Now in his 19th season as Music Director of the Madison Symphony Orchestra, Grammy and Tony Award winning conductor John DeMain is noted for his dynamic performances on concert and opera stages throughout the world.
“A gifted orchestra builder,” according to The New York Times, DeMain has built the MSO into one of America’s leading regional orchestras. In addition to overseeing its move into the magnificent Overture Hall and expanding the subscription season to triple performances, he has steadily elevated the quality of the orchestra, creating exquisite performances of ever more challenging and virtuosic works. “…It was tempting,” said The New York Times, “to compare this regional orchestra with a major international ensemble…the Leipzig Gewandhaus Orchestra.”
DeMain’s active conducting schedule has taken him to the stages of the National Symphony, St. Paul Chamber Orchestra, the symphonies of Seattle, St. Louis, Pittsburgh, Detroit, Houston, San Antonio, and Jacksonville, along with the Pacific Symphony, Boston Pops, Aspen Chamber Orchestra, London Sinfonietta, Orchestra of Seville and the Leipzig MDR Sinfonieorchester. In 2007 he donated a critically acclaimed performance to Costa Rica’s Orquesta Sinfónica Nacional to benefit their National Institute of Music. He has also been a regular conductor with Mexico’s Orquesta Sinfónica Nacional and National Opera of Mexico in Mexico City.
DeMain also serves as Artistic Director for Madison Opera and, until recently, for Opera Pacific, where he led an unprecedented seven-company co-production of Jake Heggie's Dead Man Walking in 2002. He has been a regular guest conductor with Washington National Opera, New York City Opera, Michigan Opera Theatre, Los Angeles Opera, Lyric Opera of Chicago Seattle Opera and San Francisco Opera.
During the 2012-2013 season DeMain conducts Verdi’s Un Ballo in Maschera and Handel’s Acis and Galatea, returns to Washington National Opera and will conduct the gala final concert for San Francisco Opera’s renowned Merola Program. Future seasons include returns to Virginia Opera, San Francisco Opera and Seattle Opera. DeMain opened Seattle Opera's 2011-2012 season with performances of Porgy & Bess, conducted Verdi's Aida for Virginia Opera, returned to Lyric Opera of Chicago for a highly acclaimed production of Showboat and returned to the Glimmerglass Festival in upstate New York.
In September 2010 he returned to Portland Opera to conduct Pagliacci & Carmina Burana. In 2009-2010 he led the Canadian premiere of John Adams’ Nixon in China with Vancouver Opera as part of the Cultural Olympiad that accompanied the 2010 Winter Olympic Games. In 2008-2009 he made his debut with Lyric Opera of Chicago and returned to San Francisco Opera to conduct Porgy and Bess. In 2007-2008 he conducted William Bolcom’s A View from the Bridge with Washington National Opera at the Kennedy Center.
DeMain’s orchestral world premieres include Ned Rorem’s Mallet Concerto, Daniel Catan’s Suite from Florencia en Amazonas, and Joel Hoffman’s The Forty Steps. DeMain was invited by Leonard Bernstein to conduct the world premiere of the composer's last opera, A Quiet Place, and DeMain has since conducted the world premieres of John Adams’ Nixon in China, Carlisle Floyd’s Willie Stark and The Passion of Jonathan Wade, and Sir Michael Tippet’s New Year. He also conducted the American premiere of Philip Glass’ Akhnaten, an operatic treatment of Astor Piazzolla’s Maria de Buenos Aires, and the world premiere of Glass’ The Making of the Representative of Planet Eight, based on the book by Doris Lessing.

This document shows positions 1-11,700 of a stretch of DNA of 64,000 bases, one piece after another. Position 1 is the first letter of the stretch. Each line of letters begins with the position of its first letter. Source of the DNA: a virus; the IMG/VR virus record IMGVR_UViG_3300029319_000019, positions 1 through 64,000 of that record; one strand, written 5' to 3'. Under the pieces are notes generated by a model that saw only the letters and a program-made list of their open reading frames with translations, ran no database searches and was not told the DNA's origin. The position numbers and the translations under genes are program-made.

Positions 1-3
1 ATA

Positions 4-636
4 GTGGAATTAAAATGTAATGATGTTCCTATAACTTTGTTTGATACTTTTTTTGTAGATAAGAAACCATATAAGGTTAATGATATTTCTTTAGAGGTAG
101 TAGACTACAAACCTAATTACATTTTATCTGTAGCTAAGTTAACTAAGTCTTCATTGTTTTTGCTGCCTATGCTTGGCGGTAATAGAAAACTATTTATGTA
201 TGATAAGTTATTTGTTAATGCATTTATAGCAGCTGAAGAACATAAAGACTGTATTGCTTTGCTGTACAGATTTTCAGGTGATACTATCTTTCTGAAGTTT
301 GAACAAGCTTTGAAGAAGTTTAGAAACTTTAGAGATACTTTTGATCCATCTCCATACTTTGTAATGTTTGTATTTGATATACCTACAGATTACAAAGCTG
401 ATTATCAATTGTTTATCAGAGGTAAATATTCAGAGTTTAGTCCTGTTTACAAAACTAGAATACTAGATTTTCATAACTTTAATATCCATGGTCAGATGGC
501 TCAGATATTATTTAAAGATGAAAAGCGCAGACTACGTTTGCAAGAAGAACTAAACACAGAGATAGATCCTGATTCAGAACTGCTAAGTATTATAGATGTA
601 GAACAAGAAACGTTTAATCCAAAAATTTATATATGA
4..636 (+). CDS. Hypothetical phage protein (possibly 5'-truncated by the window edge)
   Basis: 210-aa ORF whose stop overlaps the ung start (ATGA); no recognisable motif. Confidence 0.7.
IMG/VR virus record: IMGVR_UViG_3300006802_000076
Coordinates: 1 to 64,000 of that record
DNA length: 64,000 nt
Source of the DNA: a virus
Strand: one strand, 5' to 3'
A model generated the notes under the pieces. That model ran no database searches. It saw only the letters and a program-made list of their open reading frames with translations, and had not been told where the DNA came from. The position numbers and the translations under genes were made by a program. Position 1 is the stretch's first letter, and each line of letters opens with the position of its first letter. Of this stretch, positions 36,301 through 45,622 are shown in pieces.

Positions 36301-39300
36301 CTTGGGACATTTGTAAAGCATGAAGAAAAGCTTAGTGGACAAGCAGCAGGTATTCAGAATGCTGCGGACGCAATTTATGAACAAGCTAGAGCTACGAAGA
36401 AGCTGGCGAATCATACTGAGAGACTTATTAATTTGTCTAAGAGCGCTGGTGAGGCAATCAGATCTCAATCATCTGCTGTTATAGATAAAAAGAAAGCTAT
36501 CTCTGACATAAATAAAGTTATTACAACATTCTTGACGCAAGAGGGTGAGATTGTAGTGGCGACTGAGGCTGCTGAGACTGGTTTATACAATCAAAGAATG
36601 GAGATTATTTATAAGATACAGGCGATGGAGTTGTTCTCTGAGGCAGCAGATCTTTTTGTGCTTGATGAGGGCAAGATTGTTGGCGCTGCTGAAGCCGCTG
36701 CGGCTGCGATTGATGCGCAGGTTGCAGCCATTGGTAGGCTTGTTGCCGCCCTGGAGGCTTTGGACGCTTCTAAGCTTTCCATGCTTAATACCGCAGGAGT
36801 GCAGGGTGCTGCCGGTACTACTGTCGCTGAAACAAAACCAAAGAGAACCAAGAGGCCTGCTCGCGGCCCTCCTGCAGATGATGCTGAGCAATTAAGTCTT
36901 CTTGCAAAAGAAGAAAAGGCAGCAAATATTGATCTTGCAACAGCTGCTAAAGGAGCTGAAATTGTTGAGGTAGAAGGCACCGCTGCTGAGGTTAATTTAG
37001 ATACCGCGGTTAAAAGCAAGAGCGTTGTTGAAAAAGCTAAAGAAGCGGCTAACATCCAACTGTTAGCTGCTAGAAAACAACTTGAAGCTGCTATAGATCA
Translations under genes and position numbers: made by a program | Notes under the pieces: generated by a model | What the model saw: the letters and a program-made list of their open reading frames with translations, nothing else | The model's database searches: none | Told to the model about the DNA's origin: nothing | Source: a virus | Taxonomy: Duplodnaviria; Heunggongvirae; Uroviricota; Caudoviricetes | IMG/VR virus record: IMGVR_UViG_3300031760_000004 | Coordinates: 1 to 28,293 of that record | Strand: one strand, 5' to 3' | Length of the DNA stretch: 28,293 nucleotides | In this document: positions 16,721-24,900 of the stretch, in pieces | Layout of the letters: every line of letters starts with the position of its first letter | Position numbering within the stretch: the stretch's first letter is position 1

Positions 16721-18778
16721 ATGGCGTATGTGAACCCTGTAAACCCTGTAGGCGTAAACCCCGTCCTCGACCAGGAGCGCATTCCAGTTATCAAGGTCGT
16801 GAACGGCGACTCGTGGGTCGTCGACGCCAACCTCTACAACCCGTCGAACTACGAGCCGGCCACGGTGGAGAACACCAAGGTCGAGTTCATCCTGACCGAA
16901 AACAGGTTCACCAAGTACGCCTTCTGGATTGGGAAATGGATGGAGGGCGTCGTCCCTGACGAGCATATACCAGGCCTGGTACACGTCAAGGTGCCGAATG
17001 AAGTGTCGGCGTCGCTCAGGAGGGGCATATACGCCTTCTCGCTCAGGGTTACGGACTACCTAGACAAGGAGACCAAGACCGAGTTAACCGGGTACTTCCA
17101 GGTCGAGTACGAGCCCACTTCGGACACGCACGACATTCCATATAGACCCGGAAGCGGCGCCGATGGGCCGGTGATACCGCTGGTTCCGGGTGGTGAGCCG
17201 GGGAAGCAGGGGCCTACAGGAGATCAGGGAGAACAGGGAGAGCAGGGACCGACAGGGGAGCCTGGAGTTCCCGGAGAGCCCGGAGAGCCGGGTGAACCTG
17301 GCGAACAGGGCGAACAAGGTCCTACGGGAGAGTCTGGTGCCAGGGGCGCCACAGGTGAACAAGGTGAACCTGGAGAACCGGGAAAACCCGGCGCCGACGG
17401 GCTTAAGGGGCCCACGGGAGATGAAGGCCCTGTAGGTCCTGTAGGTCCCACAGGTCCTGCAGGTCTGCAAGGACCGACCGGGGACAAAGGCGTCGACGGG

During his distinguished 17-year tenure with Houston Grand Opera, in addition to conducting a wide spectrum of the standard operatic repertoire, DeMain led a history-making production of Porgy and Bess, winning a Grammy Award, Tony Award and France’s Grand Prix du Disque for the RCA recording. In all, he has conducted more than 350 performances of Porgy and Bess throughout the world, including performances at La Scala di Milano, Paris Opera (Bastille) and for Japan Arts in Tokyo. His critically acclaimed New York City Opera production of the opera was televised on National Public Television’s acclaimed Live from Lincoln Center series and garnered an Emmy nomination for “Outstanding Classical Music & Dance Program.”
Live from Lincoln Center also presented DeMain’s productions of An American Christmas with James Earl Jones, Floyd’s Willie Stark, Joplin’s Treemonisha, Adams’ Nixon in China and Plácido Domingo & Friends. DeMain’s contributions to the series were celebrated in its 2006 30th Anniversary Broadcast, which featured excerpts of his New York City Opera Porgy and Bess performance and of “No Puede ser” with the legendary tenor Plácido Domingo. DeMain has worked extensively with Domingo in concerts throughout the world, most notably in the celebrated 1992 Concert for the Planet Earth from Rio de Janeiro.
DeMain began his career as a pianist and conductor in his native Youngstown, Ohio. After winning the Youngstown Symphony’s piano competition at age 18, he went on to earn his Bachelor’s and Master’s degrees at the Juilliard School in New York City. He made a highly acclaimed debut with the Pittsburgh Symphony Orchestra and was the second recipient of the Julius Rudel Award at New York City Opera. He was also one of the first six conductors to receive the Exxon/National Endowment for the Arts Conductor Fellowship—for his work with the St. Paul Chamber Orchestra.
DeMain holds honorary degrees from the University of Nebraska and Edgewood College. He was recently named a Fellow by the Wisconsin Academy of Sciences, Arts and Letters. He resides in Madison with his wife Barbara; their daughter Jennifer is currently a student at the UW-Madison.